9 Letters 855 M A López-Nevot, Clinical Immunology, Virgen de las Nieves University Hospital M Toribio, Ophthalmology, Virgen de las Nieves University Hospital Correspondence to: Dr J Jiménez-Alonso, 9th floor, Hospital Universitario Virgen de las Nieves, Avda Fuerzas Armadas No 2, Granada, Spain; Accepted 25 February Youinou P, Lydyard PM. CD5+ B cells in nonorgan-specific autoimmune diseases: a fresh look. Lupus 2001;10: Porakishvili N, Mageed R, Jamin C, Pers JO, Kulikova N, Renaudineau Y, et al. Recent progress in the understanding of B-cell functions in autoimmunity. Scand J Immunol 2001;54: Poussin MA, Goluszko E, Hughes TK, Duchicella SI, Christadoss P. Suppression of experimental autoimmune myasthenia gravis in IL-10 gene-disrupted mice is associated with reduced B cells and serum cytotoxicity on mouse cell line expressing AChR. J Neuroimmunol 2000;111: Toubi E, Adir-Shani A, Kessel A, Shmuel Z, Sabo E, Hacham H. Immune aberrations in B and T lymphocytes derived from chronic urticaria patients. J Clin Immunol 2000;20: Gyarmati J, Szekeres-Bartho J, Fischer B, Soltesz G. Fetal type lymphocytes in insulin dependent diabetes mellitus. Autoimmunity 1999;30: Lee KW, Lee SH, Kim HJ, Kim JM, Choi YM, Motomura M. Experimental autoimmune myasthenia gravis and CD5+ B-lymphocyte expression. J Korean Med Sci 1999;14: Mizutani H, Furubayashi T, Kashiwagi H, Hondas S, Take H, Kurata Y, et al. B cells expressing CD5 antigen are markedly increased in peripheral blood and spleen lymphocytes from patients with immune thrombocytopenic purpura. Br J Haematol 1991;78: Liversidge J, Dick A, Cheng YF, Scott GB, Forrester JV. Retinal antigen specific lymphocytes, TCR-gamma delta T cells and CD5+ B cells cultured from the vitreous in acute sympathetic ophthalmitis. Autoimmunity 1993;15: Sampalo A, López-Gómez M, Jiménez-Alonso J, Ortíz F, Samaniego F, Garrido F. CD5+ B lymphocytes in HIV infection: relationship to immunological progression of disease. Clin Immunol Immunopathol 1993;66: Printz DJ, Strauss DH, Goetz R, Sadiq S, Malaspina D, Krolewski J, et al. Elevation of CD5+ B lymphocytes in schizophrenia. Biol Psychiatry 1999;46: Herranz Marín MT, Jiménez-Alonso J, Delgado Rodríguez M, Omar M, Rivera-Cívico F, Mar-Armada M, et al. Marcadores clinicobiológicos de uveitis secundaria: resultados de un análisis discriminante. Med Clin (Barc) 1997;109: Herranz MT, Jiménez-Alonso J, Martín-Armada M, Omar M, Ribera F. Increased prevalence of NIDDM in anterior uveitis. Diabetes Care 1997;20: Rivera-Cívico F, Jiménez-Alonso J, Martín-Armada M, Herranz MT, Castro J, Pérez-Álvarez F, et al. HLA-B27+ anterior uveitis with or without associated spondyloarthritis: clinical and immunological features. Ann Rheum Dis 1999;58: Jiménez-Alonso J, Martín-Armada M, Toribio M, Herranz-Marín MT, Rivera-Cívico F, Pérez-Álvarez F. Incidence of systemic lupus erythematosus among 255 patients with uveitis of unknown origin. Ann Rheum Dis 2002;61: Poulaki V, Mitsiades N, Mastorakos G, Caspi RR, Chrousos GP, Bouzas E. Fas/Fas ligand-associated apoptosis in experimental autoimmune uveoretinitis in rodents: role of proinflammatory corticotropin-releasing hormone. Exp Eye Res 2001;72: Absence of human parvovirus B19 DNA in myoepithelial sialadenitis of primary Sjögren s syndrome V De Re, S De Vita, V Battistella, A Marzotto, M Libra, G Ferraccioli, M Boiocchi S jögren s syndrome (SS) is an autoimmune disease that mainly affects exocrine glands and presents as persistent dryness of the mouth and eyes owing to functional impairment of the salivary and lachrymal glands. The histological hallmark is local infiltration of lymphocytes, which play a major role in tissue damage. Although B cells represent a minority of the lymphoid infiltrates in SS tissue, they may undergo polyclonal activation and oligoclonal/monoclonal expansion, which may, in turn, predispose them to a still unidentified B cell neoplastic transformation. The process of B cell activation and expansion is presumably a consequence of a chronic, although at present unidentified, antigenic stimulus that activates specific subsets of B lymphocytes. 1 2 This process resembles a germinal centre reaction, in which B cells that express the antigen receptor with the highest affinity for the stimulatory antigen are selected, giving rise to the oligoclonal/monoclonal population seen in the advanced phases of the disease. 1 2 We recently analysed seven monoclonal lymphoproliferations from six patients with primary SS 1 according to the European Criteria of ; (one patient with SS showed a different monoclonal B cell population in two subsequent parotid specimens). DNA was extracted from frozen parotid biopsy specimens, and a B cell monoclonal expansion was verified by the VDJ protocol of amplification. 1 The immunoglobulin antigen receptor (IgR) variable region genes and third complementarity determining region segments (CDR3), which mainly contribute to the antigenic specificity of the IgR, were sequenced. 1 Ann Rheum Dis 2002;61: Comparison of the deduced amino acid sequences of the CDR3 region with antibodies of known specificity reported in a database, showed in six cases a high similarity between VH CDR3 and rheumatoid factor (RF) antibodies, presumably autoantibodies produced against an infectious agent(s), and in one case an antibody putatively reactive with parvovirus B19 (table 1). 1 This suggests that RF producing cells have a role in SS pathogenetic events, as recently confirmed by Martin et al. 4 Because human parvovirus B19 is a common DNA virus, present in 30 60% of the population positive to B19 antibodies, 5 which infects not only erythrocytes and erythroblasts but also megakaryocytes, endothelial and epithelial cells 6 and is possibly involved in several autoimmune diseases, 7 9 we searched for B19 genomes in tissues affected by the SS associated lymphoproliferative processes. This was in agreement with the proposed models for the pathogenesis of MALT lymphoma. 10 A polymerase chain reaction (PCR) amplification using the Ampliquality B19 kit (Ab ANALITICA srl, Padova, Italy) was performed, in accordance with the manufacturer s instructions, to search for the presence of B19 DNA directly in the parotid specimens affected by SS. The PCR products were analysed on 2% agarose gel stained with ethidium bromide. Positive cases must show a fragment of 218 bp, which derives from amplification of the 1390 to 1608 region of the viral genome. The region encoding for the β-globin gene was also amplified by PCR to confirm the quality of DNA (data not shown). Despite the high sensitivity of the PCR approach, B19 DNA was not detected in patient 5, who showed a high homology of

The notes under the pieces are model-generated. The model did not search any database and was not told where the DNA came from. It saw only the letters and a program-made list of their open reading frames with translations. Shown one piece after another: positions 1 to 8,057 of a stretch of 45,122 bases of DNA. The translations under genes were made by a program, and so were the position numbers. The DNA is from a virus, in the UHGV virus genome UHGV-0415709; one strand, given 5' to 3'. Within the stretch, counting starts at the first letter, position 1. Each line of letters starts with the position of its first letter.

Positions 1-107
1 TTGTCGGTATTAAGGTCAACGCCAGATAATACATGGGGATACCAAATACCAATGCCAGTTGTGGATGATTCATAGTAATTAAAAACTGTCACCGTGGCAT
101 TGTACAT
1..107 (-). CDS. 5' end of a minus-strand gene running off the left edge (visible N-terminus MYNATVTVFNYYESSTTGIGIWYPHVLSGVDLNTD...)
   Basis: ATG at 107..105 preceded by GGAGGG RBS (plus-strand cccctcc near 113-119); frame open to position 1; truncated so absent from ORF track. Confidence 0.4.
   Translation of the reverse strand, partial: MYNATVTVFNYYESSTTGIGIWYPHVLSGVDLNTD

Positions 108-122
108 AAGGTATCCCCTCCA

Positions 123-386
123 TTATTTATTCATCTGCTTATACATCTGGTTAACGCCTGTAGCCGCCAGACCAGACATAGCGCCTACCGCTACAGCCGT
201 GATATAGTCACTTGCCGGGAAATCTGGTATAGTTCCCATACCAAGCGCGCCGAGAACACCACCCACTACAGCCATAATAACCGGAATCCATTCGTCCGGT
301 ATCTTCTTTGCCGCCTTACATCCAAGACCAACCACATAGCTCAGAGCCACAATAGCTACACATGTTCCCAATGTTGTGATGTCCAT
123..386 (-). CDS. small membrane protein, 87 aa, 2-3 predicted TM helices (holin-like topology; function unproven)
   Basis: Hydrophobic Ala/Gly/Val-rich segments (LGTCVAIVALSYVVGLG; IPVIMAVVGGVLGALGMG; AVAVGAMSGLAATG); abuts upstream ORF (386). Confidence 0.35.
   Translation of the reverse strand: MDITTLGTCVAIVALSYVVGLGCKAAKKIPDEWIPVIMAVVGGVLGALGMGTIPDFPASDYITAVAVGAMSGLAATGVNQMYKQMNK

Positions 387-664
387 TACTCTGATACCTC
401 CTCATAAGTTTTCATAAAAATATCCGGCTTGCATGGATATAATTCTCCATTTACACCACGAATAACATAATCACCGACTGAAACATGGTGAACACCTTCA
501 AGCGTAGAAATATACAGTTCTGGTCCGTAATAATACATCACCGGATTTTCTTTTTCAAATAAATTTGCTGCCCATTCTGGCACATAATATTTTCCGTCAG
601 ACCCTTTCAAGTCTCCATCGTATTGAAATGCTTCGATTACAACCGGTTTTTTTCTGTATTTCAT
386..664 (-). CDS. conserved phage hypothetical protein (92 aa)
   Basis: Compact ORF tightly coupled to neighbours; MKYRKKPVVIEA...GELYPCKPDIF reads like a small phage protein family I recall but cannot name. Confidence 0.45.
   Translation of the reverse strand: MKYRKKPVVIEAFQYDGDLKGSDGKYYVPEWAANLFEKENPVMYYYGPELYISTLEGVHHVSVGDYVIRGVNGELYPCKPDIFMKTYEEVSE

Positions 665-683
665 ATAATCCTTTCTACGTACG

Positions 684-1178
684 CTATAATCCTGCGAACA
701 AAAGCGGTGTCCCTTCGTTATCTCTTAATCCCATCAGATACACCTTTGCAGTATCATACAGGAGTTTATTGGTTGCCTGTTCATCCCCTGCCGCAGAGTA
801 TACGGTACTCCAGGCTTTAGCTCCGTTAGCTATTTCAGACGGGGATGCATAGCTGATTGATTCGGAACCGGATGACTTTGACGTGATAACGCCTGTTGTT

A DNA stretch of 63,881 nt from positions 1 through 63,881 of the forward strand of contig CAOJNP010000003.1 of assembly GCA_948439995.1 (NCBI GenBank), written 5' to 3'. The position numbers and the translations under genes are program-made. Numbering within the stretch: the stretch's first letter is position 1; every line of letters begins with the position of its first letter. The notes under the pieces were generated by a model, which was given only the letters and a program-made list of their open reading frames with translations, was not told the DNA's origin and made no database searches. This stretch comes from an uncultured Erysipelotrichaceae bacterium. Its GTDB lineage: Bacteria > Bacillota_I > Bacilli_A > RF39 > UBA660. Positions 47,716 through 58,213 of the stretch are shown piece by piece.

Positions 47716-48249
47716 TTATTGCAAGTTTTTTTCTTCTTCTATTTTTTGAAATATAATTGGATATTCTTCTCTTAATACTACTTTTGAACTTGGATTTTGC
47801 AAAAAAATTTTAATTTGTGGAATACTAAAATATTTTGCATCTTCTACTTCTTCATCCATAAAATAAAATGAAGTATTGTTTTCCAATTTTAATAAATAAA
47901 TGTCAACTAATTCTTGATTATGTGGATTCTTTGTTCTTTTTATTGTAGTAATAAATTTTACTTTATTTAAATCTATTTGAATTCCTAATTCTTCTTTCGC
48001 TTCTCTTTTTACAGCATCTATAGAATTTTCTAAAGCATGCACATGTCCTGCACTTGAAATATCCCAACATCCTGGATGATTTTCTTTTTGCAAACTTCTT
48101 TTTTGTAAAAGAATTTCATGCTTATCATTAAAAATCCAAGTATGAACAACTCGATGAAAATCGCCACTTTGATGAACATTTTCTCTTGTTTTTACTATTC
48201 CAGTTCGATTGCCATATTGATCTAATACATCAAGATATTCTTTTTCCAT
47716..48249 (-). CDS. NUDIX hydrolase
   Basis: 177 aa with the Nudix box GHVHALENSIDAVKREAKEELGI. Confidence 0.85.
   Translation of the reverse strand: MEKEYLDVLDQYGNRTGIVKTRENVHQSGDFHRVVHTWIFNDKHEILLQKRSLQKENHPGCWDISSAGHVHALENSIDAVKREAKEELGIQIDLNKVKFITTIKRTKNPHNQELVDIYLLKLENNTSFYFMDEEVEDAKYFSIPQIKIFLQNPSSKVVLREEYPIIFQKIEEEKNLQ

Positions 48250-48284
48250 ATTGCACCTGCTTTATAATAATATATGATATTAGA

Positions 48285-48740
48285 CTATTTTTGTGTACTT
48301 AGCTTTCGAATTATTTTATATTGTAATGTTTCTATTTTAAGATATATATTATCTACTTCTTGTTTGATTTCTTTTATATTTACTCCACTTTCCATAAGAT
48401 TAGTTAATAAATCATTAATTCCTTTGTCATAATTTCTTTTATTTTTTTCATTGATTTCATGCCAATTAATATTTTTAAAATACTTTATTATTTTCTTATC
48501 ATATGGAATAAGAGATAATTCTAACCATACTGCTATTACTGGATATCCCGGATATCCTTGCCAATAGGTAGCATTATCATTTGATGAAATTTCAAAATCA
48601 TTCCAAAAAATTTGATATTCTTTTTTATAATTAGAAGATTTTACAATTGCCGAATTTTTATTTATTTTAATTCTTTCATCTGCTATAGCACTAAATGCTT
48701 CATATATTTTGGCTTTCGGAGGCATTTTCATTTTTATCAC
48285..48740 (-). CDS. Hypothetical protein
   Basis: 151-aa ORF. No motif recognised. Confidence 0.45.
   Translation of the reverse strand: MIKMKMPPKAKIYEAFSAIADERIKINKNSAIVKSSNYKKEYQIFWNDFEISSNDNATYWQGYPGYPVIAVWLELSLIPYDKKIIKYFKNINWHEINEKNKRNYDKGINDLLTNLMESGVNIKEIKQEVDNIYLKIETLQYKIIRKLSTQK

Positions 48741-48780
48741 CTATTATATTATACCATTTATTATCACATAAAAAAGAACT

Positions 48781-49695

10 856 Letters φ Table 1 Deduced amino acid sequences of VH-CDR3 and VK-CDR3 and high similarity with protein sequence with known antigenic specificity Cases Most similar VH or VK germline segments VH-CDR3 or VK-CDR3 deduced amino acid sequences VH CDR3 to anti-b19 antibody; neither was it detected in the other patients (fig 1). These results, according to the proposed model for MALT lymphomagenesis, therefore exclude B19 infection as a local stimulus for parotid MALT lymphoproliferation in SS. ACKNOWLEDGEMENTS The authors thank Dr P Tonel for help with the letter. Supported in part by the Italian Association for Cancer Research. Protein sequence with known specificity producing a high significant similarity E Value* VH 1 V4-59; D2-15; J2 DRYCSGGSCFDWYFD (U85234) rheumatoid factor 6e-08 2 V3-7; D3-22; J3 GDYYDSSDYYIDAFDI (U03400) rheumatoid factor V4-59; D2-15; J2 DRYCSGGSCFDWYFD (U85234) rheumatoid factor 8e-08 4 V3-11; D3-22; J3 GDYYDSSDSFHDVLI (U85242) rheumatoid factor V3-7; D1-20; J3 DLTRRPESDAFDI (AF092498) antibody against parvovirus B V1-8; D7-27; J6 APSWATNYFYYGMDV (AAB58433) rheumatoid factor 6e-04 7 V1-69; D5-18; J4 EGHKDTTMVTPFDY (L19288) rheumatoid factor 3e-06 VK 1 V3-20; J1 QQYGSSPRTF (225028) rheumatoid factor V3-20; J3 QQYGTSPFT (L40727) rheumatoid factor V3-20; J1 QQYGSSPRT ( ) rheumatoid factor V3-15; J1 QHYNNWPPWT (S67061) rheumatoid factor V3-15; J1 QQYNNWPPWT (L48242) rheumatoid factor 6 V3-20; J1 QQYGSSPPYS (227950) rheumatoid factor V3-20; J4 QQYGNSPLT (L19293) rheumatoid factor 0.16 *Smallest sum probability according to BLAST similarity search programme. The E value is inversely correlated with statistical significance. The search in the database was performed adding 3 AA in position 5 and 7 AA in position 3 to the CDR3 sequence for the VH gene and 1 AA in position 5 and 4 AA in position 3 for the VK gene; the GenBank accession number of the protein sequence is reported in brackets. C C bp Figure 1 The product of B19 amplification was run through a 2% agarose gel. The positive control (C+), included in the kit, showed a 218 bp band corresponding to the 1390 to 1608 bp region of B19. Patient numbers are reported at the top of the lanes. Lane C corresponds to a negative control deprived of DNA. φ V De Re, V Battistella, A Marzotto, M Boiocchi, Division of Experimental Oncology 1, Centro di Riferimento Oncologico, Avian, Italy S De Vita, G Ferraccioli, Division of Rheumatology, DPMSC, University of Udine, Italy M Libra, Department of Biomedical Science, Clinical Pathology and Molecular Oncology Section, University of Catania, Italy Correspondence to: Dr M Boiocchi, Experimental Oncology 1, Centro di Riferimento Oncologico, via Pedemontana Occidentale 12, Aviano (PN), Italy; Accepted 25 February De Re V, De Vita S, Gasparotto D, Marzotto A, Carbone A, Ferraccioli GF, et al. Salivary gland B-cell lymphoproliferative disorders in Sjögren s syndrome present a restricted use of antigen-receptor gene segments similar to those used by hepatitis C virus-associated non Hodgkin s lymphomas. Eur J Immunol (in press). 2 Miklos JA, Swerdlow SH, Bahler DW. Salivary gland mucosa-associated lymphoid tissue lymphoma immunoglobulin V(H) genes show frequent use of V1 69 with distinctive CDR3 features. Blood 2000;95: Vitali C, Bombardieri S, Moutsopoulos HM, Balestrieri G, Bencivelli W, Bernstein RM, et al. Preliminary criteria for the classification of Sjögren s syndrome. Results of a prospective concerted action supported by the European Community. Arthritis Rheum 1993;36: Martin T, Weber JC, Levallois H, Labouret N, Soley A, Koenig S, et al. Salivary gland lymphomas in patients with Sjögren s syndrome may frequently develop from rheumatoid factor B cells. Arthritis Rheum 2000;43: Adler SP, Manganello AM, Koch WC, Hempfling SH, Best AM. Risk of human parvovirus B19 infections among school and hospital employees during endemic periods. J Infect Dis 1993;168: Rios M, Bianco C. The role of blood group antigens in infectious diseases. Semin Hematol 2000;37: Lunardi C, Tiso M, Borgato L, Nanni L, Millo R, De Sandre G, et al. Chronic parvovirus B19 infection induces the production of anti-virus antibodies with autoantigen binding properties. Eur J Immunol 1998;28: Ramos-Casals M, Cervera R, Garcia-Carrasco M, Vidal J, Trejo O, Jimenez S, et al. Cytopenia and past human parvovirus B19 infection in patients with primary Sjögren s syndrome. Semin Arthritis Rheum 2000;29: Takahashi Y, Murai C, Shibata S, Munakata Y, Ishii T, Ishii K, et al. Human parvovirus B19 as a causative agent for rheumatoid arthritis. Proc Natl Acad Sci USA 1998;95: Cammarota G, Papa A, Tursi A, Cuoco L, Fedeli G, Gasbarrini G. Pathogenesis of MALT lymphoma: an antigen-dependent process. Gastroenterology 1997;113:1810.